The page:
Holography

related topics
{math, energy, light}
{system, computer, user}
{@card@, make, design}
{album, band, music}
{film, series, show}
{work, book, publish}
{company, market, business}
{acid, form, water}
{style, bgcolor, rowspan}
{area, community, home}
{car, race, vehicle}
{ship, engine, design}

Holography (from the Greek, ὅλος hólos whole + γραφή grafē writing, drawing) is a technique that allows the light scattered from an object to be recorded and later reconstructed so that it appears as if the object is in the same position relative to the recording medium as it was when recorded. The image changes as the position and orientation of the viewing system changes in exactly the same way as if the object were still present, thus making the recorded image (hologram) appear three dimensional.

The technique of holography can also be used to optically store, retrieve, and process information. While it has been possible to create a 3-D holographic picture of a static object since the 1960s, it is only in the last few years[when?] that arbitrary scenes or videos can be shown on a holographic volumetric display.[1][2]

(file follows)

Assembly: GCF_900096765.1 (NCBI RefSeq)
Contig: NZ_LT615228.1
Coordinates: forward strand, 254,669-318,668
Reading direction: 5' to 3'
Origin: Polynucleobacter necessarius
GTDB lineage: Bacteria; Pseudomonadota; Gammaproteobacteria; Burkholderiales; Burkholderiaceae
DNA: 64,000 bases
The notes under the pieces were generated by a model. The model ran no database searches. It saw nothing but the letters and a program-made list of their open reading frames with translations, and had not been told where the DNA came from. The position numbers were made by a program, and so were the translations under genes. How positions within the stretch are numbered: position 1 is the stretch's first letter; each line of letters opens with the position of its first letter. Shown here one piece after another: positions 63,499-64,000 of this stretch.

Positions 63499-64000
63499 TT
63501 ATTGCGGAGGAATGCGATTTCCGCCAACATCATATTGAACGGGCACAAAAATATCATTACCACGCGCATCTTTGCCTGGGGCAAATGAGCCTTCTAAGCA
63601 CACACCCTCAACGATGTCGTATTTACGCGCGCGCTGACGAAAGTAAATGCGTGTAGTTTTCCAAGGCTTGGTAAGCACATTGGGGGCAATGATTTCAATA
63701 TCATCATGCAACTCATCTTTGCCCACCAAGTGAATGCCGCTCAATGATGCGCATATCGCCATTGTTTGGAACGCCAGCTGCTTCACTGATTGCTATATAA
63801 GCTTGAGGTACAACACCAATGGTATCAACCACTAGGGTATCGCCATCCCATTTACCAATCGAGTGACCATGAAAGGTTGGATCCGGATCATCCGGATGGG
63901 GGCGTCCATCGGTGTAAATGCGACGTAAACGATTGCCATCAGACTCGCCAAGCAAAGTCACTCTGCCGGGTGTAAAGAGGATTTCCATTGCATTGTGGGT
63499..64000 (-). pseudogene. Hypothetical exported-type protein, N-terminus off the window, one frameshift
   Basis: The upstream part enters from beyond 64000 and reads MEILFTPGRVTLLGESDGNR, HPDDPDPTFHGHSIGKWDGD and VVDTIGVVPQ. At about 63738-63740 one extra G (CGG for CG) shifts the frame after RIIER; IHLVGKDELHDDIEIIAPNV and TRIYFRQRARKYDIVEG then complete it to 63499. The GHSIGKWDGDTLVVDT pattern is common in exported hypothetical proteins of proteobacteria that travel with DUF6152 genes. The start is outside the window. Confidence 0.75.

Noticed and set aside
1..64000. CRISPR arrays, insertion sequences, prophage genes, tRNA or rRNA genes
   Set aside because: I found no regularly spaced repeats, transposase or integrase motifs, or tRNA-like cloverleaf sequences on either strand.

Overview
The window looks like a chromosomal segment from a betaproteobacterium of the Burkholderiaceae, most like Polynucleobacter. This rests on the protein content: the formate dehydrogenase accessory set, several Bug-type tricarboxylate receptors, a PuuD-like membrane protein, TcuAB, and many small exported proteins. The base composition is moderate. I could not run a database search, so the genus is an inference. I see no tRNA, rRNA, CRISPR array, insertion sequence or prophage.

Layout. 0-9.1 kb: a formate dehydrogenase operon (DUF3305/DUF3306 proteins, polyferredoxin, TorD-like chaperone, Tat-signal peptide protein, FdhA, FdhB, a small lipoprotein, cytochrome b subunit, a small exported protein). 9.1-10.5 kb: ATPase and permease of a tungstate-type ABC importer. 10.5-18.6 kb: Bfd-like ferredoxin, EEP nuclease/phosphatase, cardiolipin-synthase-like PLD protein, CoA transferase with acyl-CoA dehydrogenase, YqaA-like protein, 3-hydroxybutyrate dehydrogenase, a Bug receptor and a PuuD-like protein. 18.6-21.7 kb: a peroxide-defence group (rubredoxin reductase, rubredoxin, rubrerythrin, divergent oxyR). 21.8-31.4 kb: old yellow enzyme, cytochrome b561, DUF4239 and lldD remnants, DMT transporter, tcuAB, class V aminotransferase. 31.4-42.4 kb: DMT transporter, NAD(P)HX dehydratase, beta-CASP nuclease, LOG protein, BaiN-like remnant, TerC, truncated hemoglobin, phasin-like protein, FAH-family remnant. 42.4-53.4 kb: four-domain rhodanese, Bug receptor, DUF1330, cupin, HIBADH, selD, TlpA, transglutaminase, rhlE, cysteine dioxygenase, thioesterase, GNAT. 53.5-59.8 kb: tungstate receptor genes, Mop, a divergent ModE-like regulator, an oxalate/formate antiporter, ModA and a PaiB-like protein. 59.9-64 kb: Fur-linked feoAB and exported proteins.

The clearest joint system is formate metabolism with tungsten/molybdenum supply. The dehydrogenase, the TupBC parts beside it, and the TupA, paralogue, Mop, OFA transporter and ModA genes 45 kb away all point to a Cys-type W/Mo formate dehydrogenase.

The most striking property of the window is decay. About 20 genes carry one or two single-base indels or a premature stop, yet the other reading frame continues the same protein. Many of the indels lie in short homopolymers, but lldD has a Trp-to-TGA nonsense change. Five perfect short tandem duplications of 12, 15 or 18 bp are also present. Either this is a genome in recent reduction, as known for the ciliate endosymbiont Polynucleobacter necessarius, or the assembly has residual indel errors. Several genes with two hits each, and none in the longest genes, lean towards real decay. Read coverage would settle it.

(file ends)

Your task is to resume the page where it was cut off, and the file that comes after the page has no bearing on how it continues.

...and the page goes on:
Contents

Full article ▸

related documents
Astronomy
Speed of light
Physical cosmology
Planet
Cosmic inflation
Light
Faster-than-light
Bohr model
Entropy
Luminiferous aether
Vega
Cygnus X-1
Double-slit experiment
Quantum field theory
Surface tension
Uncertainty principle
Loop quantum gravity
X-ray crystallography
Momentum
Time travel
Aurora (astronomy)
Photon
Andromeda Galaxy
Neutrino
Stellar classification
Open cluster
Orbit
Lightning
Specific heat capacity
Binary star